I recently did a talk at the IGDA Leadership Conference on the top ten ways to get and retain diversity in your company. Lately, however, one of the the main topics in that talk came up again in casual conversation with a couple of industry veterans as we were talking about hiring for our companies.
“Finding qualified talent is really tough,” I said.
“Yah, and finding qualified talent that fits with our company culture is even tougher,” One of the vets responded.
“Huh,” I said, warning flags beginning to raise in my mind. “What do you mean by that?”
“Well, I mean, someone who.. you know.. fits in. Someone who we all would like to work with and who ‘gets’ us,” he said.
And there is one of the most basic problems in hiring in our industry.
How many times have you gotten an email notice that a candidate was being brought in for interviews and your scheduled time with them was from 3-4pm. You are only told ‘See if you like him. See if he would fit in.”
When someone is told this, what they are actually being told is “see if he’s just like you.”
Don’t believe me? It’s natural. We all tend to like people who are like ourselves. It is because we can easily identify with them. We share similar backgrounds and experiences. We ‘speak the same langauge.’ We have common interests, likes and dislikes so it is only natural that we would feel most comfortable with those people who are just like us. And the converse is true. Someone who doesn’t share a similar background or experiences may, at first, not feel as “comfortable” to work with.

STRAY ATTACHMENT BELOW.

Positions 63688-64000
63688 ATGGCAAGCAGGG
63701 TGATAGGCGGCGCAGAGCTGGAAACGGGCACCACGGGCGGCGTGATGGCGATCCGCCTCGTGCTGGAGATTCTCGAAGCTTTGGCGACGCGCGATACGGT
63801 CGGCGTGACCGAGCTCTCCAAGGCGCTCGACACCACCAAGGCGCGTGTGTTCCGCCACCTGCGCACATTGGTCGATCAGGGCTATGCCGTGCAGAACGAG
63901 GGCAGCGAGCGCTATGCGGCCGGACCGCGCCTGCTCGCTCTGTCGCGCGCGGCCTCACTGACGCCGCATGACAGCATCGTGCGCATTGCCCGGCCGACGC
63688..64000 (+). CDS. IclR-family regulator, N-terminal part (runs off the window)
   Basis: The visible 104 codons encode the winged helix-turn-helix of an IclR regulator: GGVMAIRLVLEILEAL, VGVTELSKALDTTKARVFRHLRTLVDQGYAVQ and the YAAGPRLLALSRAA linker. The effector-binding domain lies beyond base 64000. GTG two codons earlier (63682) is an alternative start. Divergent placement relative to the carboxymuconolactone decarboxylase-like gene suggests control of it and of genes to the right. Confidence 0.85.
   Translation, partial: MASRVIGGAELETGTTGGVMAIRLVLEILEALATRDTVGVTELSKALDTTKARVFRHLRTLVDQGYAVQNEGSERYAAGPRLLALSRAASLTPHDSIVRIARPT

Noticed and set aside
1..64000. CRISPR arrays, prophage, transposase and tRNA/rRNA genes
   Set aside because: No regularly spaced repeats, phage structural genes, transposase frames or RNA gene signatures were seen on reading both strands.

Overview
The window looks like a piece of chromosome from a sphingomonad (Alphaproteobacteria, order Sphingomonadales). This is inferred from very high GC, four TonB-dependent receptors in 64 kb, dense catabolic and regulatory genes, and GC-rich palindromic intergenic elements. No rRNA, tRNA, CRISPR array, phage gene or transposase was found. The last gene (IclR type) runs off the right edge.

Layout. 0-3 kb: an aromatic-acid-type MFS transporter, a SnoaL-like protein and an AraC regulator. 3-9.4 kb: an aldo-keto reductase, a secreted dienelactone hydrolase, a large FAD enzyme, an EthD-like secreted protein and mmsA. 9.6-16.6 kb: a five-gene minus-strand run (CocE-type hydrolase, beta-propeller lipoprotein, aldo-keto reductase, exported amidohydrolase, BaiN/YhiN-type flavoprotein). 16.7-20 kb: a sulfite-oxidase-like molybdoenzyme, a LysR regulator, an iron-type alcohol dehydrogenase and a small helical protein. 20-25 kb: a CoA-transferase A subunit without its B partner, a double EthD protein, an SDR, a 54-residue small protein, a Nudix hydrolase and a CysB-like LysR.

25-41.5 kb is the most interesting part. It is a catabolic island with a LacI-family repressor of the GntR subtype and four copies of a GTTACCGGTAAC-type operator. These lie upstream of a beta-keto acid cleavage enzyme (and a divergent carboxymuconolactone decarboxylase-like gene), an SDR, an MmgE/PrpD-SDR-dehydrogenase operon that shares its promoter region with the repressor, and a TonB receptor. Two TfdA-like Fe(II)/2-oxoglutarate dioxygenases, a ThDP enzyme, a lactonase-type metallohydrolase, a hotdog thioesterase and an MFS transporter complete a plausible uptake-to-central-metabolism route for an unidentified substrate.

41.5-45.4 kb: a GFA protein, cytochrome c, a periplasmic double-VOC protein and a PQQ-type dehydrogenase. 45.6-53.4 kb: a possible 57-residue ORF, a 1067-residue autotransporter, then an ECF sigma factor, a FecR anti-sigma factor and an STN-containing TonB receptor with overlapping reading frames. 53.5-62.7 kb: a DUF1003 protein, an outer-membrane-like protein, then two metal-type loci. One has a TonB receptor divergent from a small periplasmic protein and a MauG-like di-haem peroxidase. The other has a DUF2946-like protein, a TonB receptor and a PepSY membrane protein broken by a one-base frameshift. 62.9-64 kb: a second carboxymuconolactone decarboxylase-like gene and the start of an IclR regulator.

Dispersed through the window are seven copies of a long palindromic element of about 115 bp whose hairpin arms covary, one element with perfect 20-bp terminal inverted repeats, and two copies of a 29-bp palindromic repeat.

The problem with this is, while it may produce an office where everyone is very comfy working together, it also produces an office that is completely homogeneous. An office of people who are all alike in looks, background and even life experience. So, an office full of young, straight, white, able-bodied men will, unless coached differently, naturally want to hire other young, straight, white, able-bodied men. .. and this is how we end up with offices that are completely non-diverse.
To overcome this we need to stop the practice of, when all things are equal, hiring the candidate who is most ‘like us.” This means we have to train the people who are doing the interviewing on *what exactly* to look for. Skill sets, experience, tools, problem solving. And we need to not even mention the “do they fit in.”
In short, we have to be willing to hire outside our comfort zone to hire the best, most diverse workforce possible.
It is this way we can begin to build products that reach the broad market we all want to reach.